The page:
King William Island



King William Island


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You’re no doubt familiar with the name, King William Island. This remote and uninhabited territory situated at the northernmost tip of Canada’s territorial waters is known for its impressive subarctic archipelago. The island consists of over 200 very small islands with nothing to develop, few entomological specimens in the summer, and most of them covered by ice during the winter. In this article, we will share more facts about this place that you might want to know more about.

King William Island


King William Island is named after the British King William III who ruled in the early 18th century. The first Europeans to visit the island were a group of French voyagers led by Jacques Cartier in 1535. Sir John Franklin and his crew also visited this place during their ill-fated 1910-1912 expedition. However, it was only with an effort made by Arctic explorer Robert Peary that King William Island achieved its current fame in the annals of world mapping.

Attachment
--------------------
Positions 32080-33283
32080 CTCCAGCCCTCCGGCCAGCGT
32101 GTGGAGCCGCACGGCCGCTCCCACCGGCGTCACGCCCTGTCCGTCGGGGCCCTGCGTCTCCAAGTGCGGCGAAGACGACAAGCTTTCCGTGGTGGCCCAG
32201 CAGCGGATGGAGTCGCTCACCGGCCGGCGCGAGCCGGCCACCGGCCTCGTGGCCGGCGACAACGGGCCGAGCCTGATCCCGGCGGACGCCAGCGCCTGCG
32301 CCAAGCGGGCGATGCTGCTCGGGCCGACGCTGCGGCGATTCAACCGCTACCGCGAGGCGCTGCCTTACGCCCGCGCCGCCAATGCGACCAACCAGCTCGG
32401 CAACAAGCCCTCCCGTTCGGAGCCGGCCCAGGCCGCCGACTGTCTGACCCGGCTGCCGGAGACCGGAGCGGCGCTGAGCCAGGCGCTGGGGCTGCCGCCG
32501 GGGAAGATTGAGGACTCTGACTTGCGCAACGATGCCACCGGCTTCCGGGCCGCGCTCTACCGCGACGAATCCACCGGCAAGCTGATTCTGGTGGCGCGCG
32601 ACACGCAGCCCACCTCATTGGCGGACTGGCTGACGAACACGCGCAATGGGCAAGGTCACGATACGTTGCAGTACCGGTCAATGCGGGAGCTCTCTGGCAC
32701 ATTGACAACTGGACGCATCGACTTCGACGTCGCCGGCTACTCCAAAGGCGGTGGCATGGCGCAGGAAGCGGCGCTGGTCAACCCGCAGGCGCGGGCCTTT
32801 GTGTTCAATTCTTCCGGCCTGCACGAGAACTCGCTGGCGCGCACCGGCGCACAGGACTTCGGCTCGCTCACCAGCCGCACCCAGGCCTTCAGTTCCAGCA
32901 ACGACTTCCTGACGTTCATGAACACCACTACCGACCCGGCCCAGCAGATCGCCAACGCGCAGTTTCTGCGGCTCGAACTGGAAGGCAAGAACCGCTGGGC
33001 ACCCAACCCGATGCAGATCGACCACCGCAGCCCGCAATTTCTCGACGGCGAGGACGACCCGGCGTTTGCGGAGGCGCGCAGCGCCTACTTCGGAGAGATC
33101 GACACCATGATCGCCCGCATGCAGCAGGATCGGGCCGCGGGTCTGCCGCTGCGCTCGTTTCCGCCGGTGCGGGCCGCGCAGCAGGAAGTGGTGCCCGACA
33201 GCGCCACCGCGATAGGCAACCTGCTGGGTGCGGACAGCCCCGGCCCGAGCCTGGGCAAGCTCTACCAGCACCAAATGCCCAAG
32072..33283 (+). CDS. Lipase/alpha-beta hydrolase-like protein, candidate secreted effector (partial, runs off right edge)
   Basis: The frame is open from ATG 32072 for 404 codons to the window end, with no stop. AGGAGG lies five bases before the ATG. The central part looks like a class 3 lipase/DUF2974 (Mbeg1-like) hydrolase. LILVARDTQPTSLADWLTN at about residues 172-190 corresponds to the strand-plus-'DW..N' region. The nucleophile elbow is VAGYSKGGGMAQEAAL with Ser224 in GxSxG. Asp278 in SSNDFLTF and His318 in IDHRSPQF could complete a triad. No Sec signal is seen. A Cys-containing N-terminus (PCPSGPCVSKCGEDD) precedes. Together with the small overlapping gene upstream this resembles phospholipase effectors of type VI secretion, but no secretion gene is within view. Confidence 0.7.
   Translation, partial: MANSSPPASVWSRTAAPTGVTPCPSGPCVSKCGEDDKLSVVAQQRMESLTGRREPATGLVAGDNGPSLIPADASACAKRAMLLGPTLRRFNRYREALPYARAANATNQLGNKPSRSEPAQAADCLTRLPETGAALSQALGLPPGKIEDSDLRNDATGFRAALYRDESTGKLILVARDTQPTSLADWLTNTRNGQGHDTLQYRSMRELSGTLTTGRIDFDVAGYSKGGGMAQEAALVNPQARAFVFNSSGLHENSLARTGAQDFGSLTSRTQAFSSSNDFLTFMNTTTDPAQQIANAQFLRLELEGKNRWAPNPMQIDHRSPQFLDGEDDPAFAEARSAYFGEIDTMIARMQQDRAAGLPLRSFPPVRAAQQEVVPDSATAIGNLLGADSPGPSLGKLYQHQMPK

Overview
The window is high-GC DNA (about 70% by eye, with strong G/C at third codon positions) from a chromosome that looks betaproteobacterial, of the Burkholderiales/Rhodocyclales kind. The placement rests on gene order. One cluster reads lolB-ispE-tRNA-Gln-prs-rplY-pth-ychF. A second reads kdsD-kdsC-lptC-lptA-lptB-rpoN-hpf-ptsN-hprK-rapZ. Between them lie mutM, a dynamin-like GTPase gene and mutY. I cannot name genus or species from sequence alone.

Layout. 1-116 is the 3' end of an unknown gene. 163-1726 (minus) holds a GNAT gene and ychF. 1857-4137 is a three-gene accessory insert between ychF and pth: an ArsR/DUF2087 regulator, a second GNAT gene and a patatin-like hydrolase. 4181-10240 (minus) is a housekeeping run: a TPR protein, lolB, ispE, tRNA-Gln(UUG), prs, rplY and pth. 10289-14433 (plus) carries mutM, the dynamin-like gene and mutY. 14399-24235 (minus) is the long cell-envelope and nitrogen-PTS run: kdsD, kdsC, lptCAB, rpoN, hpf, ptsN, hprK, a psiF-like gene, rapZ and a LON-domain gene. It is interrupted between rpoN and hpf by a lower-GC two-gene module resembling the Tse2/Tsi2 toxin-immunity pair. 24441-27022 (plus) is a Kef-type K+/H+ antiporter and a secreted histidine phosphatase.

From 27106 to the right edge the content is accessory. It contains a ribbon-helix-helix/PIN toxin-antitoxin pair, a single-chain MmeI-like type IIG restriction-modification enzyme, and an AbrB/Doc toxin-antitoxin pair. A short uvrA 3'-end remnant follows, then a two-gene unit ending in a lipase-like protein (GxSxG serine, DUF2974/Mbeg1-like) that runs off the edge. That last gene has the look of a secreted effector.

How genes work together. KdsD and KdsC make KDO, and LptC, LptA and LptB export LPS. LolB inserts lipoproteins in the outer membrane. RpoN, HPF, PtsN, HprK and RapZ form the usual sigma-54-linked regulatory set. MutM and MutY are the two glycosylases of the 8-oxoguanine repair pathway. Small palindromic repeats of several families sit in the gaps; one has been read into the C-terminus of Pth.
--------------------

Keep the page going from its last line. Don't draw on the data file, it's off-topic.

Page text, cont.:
In 1881, Robert Peary got his first chance to visit the remote and often inaccessible island through a portage between King William Island and the Boothia Peninsula in Nunavut; this was achieved by using two dogsleds across the Arctic ice floes. He finally reached its the North Pole on February 23rd, 1909 at 7:40 pm from where he took a photograph of it with Anik’s camera- parachute. The North Pole photograph is the only internationally recognized polar picture that has ever been taken from the modern era.

From 1909, a large number of expeditions visited King William Island for scientific purposes including those by Sir Hubert Wilkins and John MacGregor Low over two decades later. In 1931-1932, five teams consisting of ethnologists working under Drs Spencer Fildes and Alexander Maksimovitch conducted studies through dog-sled accompanied by local Inuit guides. During these expeditions, Dr. Fildes obtained 200 objects of ethnographic importance that included jewelry and arrowheads with today’s valuation varying between 1 to 8 million pounds (Britannia stamp issue).